We also know that Jesus had healed Mary Magdalene of seven demons. Many have speculated about the nature of these seven demons. We do not know what they were or what how this demon-possession manifested itself in her life. We do know that the “demons” had caused her serious problems. We can only imagine about her mental state prior to Jesus’ healing. In that day and time, people did not diagnose illnesses in the way we diagnose now. They described illnesses that are common to human life by saying that someone was demon-possessed. We do know from others that this affliction was most often associated with mental illness. Following her healing, Mary Magdalene became a devoted follower of Jesus. We see her standing at the foot of the cross. We see her here at the tomb.

The medieval church named seven deadly sins, and it was just almost too much for the medieval mind not to make the correlation between Mary’s seven demons and the seven deadly sins. Once the church made that association, many considered Mary the worst sinner because she exhibited all seven deadly sins. One of the popes first made that decree.

Renaissance paintings often depicted Mary Magdalene as a woman with long, flowing red hair, red because the prophet Isaiah mentioned sins “as scarlet…red as crimson” (Isaiah 1:18). People associated the woman in the Luke 7 passage, who has long hair, with Mary Magdalene; but she was not the scandalous harlot that some have made her out to be.

Mary Magdalene was a woman of financial means. She probably has some kind of inheritance, maybe from her deceased husband. Perhaps her father left her an inheritance. She is probably not wealthy in the way we would think of wealth, but she certainly has some way of supporting the ministry of Jesus. It is so interesting to note that Luke names the women in Chapter 8, Verse 2. In addition to Mary Magdalene, Luke mentions Johanna, the wife of a financial manager in Herod’s court. We know nothing about Susanna. We do know these women were significant to the ministry of Jesus. They followed him and supported him financially. They were helping to support the disciples through their own financial resources.

Mary Magdalene was a leader among the disciples. She definitely had a place of prominence, a place of leadership. Think of the disciple group as having what we might call a women’s auxiliary, a name that goes back for many Baptists. Mary Magdalene’s name appeared first in lists of women associated with Jesus – at the cross, at the tomb – except when lists included Mary, the mother of Jesus. In that case, the name of Jesus’ mother appeared first. In 1896, a manuscript entitled “The Gospel of Mary” was discovered in an Egyptian library. No one would say that manuscript is a part of Scripture, but that little document explains that Mary was a strong leader among the entire apostle group, not just among the women. The Roman Catholic Church had called her the Apostle to the Apostles. She received that remarkable designation because she was the first to see Jesus as the resurrected Lord. Jesus gives her a commission, “Go, and tell my disciples…” She tells the other disciples that Jesus has conquered death, that he has been raised from the dead.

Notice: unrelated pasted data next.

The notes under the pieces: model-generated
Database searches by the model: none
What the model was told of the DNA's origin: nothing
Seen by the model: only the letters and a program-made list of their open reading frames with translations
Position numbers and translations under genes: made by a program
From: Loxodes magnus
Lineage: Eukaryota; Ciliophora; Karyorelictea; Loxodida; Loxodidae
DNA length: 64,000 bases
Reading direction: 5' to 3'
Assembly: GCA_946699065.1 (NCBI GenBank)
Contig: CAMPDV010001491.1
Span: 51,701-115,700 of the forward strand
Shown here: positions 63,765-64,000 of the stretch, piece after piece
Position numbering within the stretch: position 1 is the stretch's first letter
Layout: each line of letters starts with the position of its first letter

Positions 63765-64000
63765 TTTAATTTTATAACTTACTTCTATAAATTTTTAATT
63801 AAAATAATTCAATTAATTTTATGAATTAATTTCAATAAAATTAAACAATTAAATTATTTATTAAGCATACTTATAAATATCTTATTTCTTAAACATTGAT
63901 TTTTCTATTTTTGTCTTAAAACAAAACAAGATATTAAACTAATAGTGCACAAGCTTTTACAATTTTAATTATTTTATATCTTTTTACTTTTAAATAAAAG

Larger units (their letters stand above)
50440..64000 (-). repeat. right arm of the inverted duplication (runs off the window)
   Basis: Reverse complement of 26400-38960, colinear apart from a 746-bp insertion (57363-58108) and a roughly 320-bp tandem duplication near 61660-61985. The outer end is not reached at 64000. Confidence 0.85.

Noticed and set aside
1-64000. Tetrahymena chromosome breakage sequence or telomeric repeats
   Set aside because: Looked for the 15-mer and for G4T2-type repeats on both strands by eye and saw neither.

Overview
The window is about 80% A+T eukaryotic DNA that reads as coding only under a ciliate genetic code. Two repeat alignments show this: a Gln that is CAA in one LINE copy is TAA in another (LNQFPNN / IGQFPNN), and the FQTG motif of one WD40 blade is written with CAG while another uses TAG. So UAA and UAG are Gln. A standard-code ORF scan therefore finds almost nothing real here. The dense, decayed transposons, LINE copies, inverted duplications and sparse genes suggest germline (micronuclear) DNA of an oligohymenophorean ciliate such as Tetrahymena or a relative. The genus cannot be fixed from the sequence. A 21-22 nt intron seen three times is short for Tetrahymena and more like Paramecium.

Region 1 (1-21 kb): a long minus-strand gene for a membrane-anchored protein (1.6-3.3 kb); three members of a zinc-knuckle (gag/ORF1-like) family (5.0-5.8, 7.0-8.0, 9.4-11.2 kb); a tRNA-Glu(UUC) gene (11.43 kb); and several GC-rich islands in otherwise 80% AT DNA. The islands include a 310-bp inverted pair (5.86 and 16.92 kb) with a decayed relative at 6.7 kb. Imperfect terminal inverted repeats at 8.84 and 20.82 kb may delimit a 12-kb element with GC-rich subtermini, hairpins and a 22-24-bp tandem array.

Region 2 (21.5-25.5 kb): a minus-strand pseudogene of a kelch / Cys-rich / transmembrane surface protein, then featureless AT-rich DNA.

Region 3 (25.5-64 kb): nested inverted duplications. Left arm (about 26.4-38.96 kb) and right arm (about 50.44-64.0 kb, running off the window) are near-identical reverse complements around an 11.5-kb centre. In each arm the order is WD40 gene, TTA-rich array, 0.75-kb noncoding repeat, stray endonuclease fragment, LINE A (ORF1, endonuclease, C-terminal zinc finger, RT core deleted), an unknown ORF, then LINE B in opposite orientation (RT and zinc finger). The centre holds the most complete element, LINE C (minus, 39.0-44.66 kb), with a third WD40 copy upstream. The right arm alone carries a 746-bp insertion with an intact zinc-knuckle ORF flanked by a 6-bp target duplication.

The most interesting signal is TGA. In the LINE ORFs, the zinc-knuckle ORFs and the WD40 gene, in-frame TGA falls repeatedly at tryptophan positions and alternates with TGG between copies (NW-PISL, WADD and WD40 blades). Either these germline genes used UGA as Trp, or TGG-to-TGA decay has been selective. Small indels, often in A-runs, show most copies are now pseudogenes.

On Easter morning, Mary Magdalene goes to the tomb and grieves in the way any widow would. If you have lost your husband, every grief is like that same grief repeatedly. She is there to anoint the body of Jesus with spices – do something loving for Jesus. When she finds that his body is gone, she tells the disciples. They run to see for themselves, then leave. As Mary remains, weeping outside the empty tomb, a person she thinks is the gardener speaks to her. When the person calls her name, she knows immediately that it is not the gardener; it is her Lord. The most important information to know about Mary is that she knew Jesus, and he knew her. They had a personal relationship. Mary knew the compassion in his eyes. She knew the authority in his voice. She knew his healing touch. She knew Jesus as the Savior. She loved Jesus. In this encounter at the tomb, she believes that Jesus is the risen Christ. She believes it so much that she tells others.

It is not enough just to study the Bible. It is not enough just to read stories about the people in the Bible. We must ask, “Do you know Jesus? Do you love him? Do you know how much he loves you? Have you experienced Christ in your life?” For centuries, people have debated the truth of the resurrection. We sing a hymn that puts it as clearly and as succinctly as I know how, “You ask me how I know he lives: He lives within my heart.”

Does the risen Christ live in your heart? If you have never made that decision, could I invite you to accept Christ today? Accept the Christ who died for your sins, the Christ who conquered death so that you could live and have the gift of eternal life. As we stand together and sing our hymn of invitation, “Beneath the Cross of Jesus,” we invite your response.

© 2007 Kirk H. Neely